A man's been found not guilty of killing his mum's partner after a drunken row at a holiday park in Poole.
Former Clay Works To Become Nature Reserve
Three thousand acorns have been planted on the site of a former clay pit in Dorset as part of plans by Imerys Minerals to transform it into a nationally significant haven for wildlife.
Work to breathe new life into the historic Arne ball clays works, on the Arne peninsula in the western reaches of Poole Harbour, which is no longer required for clay production, began earlier this year.
The plan developed by Imerys - working closely with Dorset County Council, Natural England, the RSPB and Poole Harbour Commissioners - will see the open cast site reprofiled and replanted to create a rare saline lagoon habitat with salt marsh edges, surrounded by grass, heath and oak woodland.
When completed, it is expected that the site will provide home to a diverse range of wildlife species – potentially including nesting terns – and will complement and enhance nearby nature conservation habitats in Poole Harbour which already have European designation.
The innovative restoration project includes planting acorns to reinstate the ancient oak woodland with the same genetic make-up as the surrounding area.
The acorns, which were planted on Sunday by a team of volunteers, had been collected by visitors to the beautiful nature reserve, who deposited them in collection buckets.
Next year the project team hopes to involve local schoolchildren, working with them to plant them as saplings.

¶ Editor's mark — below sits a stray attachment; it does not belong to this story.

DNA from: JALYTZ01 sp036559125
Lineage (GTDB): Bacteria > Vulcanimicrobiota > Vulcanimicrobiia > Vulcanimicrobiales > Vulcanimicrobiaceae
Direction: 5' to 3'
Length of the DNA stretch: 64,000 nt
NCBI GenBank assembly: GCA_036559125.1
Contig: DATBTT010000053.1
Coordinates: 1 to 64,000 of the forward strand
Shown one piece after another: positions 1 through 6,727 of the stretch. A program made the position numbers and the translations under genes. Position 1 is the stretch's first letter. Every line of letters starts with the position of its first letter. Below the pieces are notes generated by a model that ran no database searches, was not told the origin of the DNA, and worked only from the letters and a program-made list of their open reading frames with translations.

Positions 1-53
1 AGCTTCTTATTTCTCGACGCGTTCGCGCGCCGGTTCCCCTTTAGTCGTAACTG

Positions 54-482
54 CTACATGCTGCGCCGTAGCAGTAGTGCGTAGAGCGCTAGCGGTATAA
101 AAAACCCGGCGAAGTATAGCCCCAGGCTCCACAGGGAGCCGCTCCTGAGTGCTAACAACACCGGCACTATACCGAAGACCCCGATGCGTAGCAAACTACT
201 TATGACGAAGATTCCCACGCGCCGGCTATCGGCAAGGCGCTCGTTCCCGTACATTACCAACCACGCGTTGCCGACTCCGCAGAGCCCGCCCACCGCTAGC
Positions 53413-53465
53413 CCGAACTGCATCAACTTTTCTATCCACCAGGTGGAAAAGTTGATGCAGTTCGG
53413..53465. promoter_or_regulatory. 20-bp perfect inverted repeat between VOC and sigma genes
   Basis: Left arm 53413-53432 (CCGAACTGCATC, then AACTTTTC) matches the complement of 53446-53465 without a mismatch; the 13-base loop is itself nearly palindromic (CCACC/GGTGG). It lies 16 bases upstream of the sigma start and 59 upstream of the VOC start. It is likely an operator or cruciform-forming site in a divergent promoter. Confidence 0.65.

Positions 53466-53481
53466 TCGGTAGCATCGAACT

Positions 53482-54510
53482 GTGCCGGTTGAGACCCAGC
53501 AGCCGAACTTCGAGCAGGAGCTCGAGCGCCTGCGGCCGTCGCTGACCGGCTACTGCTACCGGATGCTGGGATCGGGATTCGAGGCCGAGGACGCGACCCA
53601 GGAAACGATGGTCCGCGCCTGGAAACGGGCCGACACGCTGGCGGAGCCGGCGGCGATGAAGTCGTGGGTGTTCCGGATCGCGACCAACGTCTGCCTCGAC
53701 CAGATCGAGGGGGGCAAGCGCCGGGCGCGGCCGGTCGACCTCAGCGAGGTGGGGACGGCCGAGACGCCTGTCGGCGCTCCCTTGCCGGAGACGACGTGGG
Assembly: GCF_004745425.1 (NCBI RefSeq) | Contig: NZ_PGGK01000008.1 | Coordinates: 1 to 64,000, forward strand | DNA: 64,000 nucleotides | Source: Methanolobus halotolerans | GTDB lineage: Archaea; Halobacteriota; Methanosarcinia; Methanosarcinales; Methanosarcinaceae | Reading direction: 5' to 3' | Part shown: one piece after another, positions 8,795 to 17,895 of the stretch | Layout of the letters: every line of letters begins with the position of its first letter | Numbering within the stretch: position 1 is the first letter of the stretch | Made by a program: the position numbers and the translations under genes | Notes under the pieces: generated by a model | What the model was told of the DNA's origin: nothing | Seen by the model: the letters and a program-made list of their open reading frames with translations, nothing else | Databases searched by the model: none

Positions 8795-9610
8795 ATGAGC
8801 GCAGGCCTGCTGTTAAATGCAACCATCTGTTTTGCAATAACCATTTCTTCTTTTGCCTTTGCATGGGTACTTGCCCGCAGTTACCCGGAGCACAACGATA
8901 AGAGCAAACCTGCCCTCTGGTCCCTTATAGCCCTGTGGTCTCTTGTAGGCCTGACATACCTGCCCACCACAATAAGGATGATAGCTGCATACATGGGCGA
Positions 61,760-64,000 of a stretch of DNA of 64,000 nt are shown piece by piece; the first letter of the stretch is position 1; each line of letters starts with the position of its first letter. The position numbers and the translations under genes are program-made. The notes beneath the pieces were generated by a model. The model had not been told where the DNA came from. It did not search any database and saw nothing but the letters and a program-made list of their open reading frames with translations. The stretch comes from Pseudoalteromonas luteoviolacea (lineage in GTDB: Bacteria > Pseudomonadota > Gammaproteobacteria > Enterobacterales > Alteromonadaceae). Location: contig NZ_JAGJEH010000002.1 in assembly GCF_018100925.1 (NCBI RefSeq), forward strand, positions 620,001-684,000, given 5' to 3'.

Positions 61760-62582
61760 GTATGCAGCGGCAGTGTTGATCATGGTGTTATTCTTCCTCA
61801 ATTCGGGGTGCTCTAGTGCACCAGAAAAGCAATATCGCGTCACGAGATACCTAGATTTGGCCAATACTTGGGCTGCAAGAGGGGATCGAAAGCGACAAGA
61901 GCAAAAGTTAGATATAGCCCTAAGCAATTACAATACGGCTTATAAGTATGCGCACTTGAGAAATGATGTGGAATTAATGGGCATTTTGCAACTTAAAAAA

Chris Cleaves, Imerys Ball Clays General Manager, said:
"Arne ball clay works provided a fantastic opportunity to transform this former industrial facility into a truly special wildlife site and we are all extremely proud of what's been achieved so far.
"We have already moved about 160,000 tonnes of on-site material to restore the pit to a profile that will best realise its potential as a saline lagoon of high biodiversity interest.
"We would like to extend a heartfelt thanks to all the volunteers who have done their own bit for the restoration by helping us to
collect the acorns, and by planting them.”
Rob Farrington, from Dorset RSPB, said:
“We couldn’t have hoped to have completed this mammoth task without the help of RSPB volunteers and visitors.
"It is always immensely satisfying to see how many people are willing to give up their time to get outside and get mucky to step up for nature and we are always looking for more help throughout the winter to help with our other ‘Heathland Bash’ work parties.”
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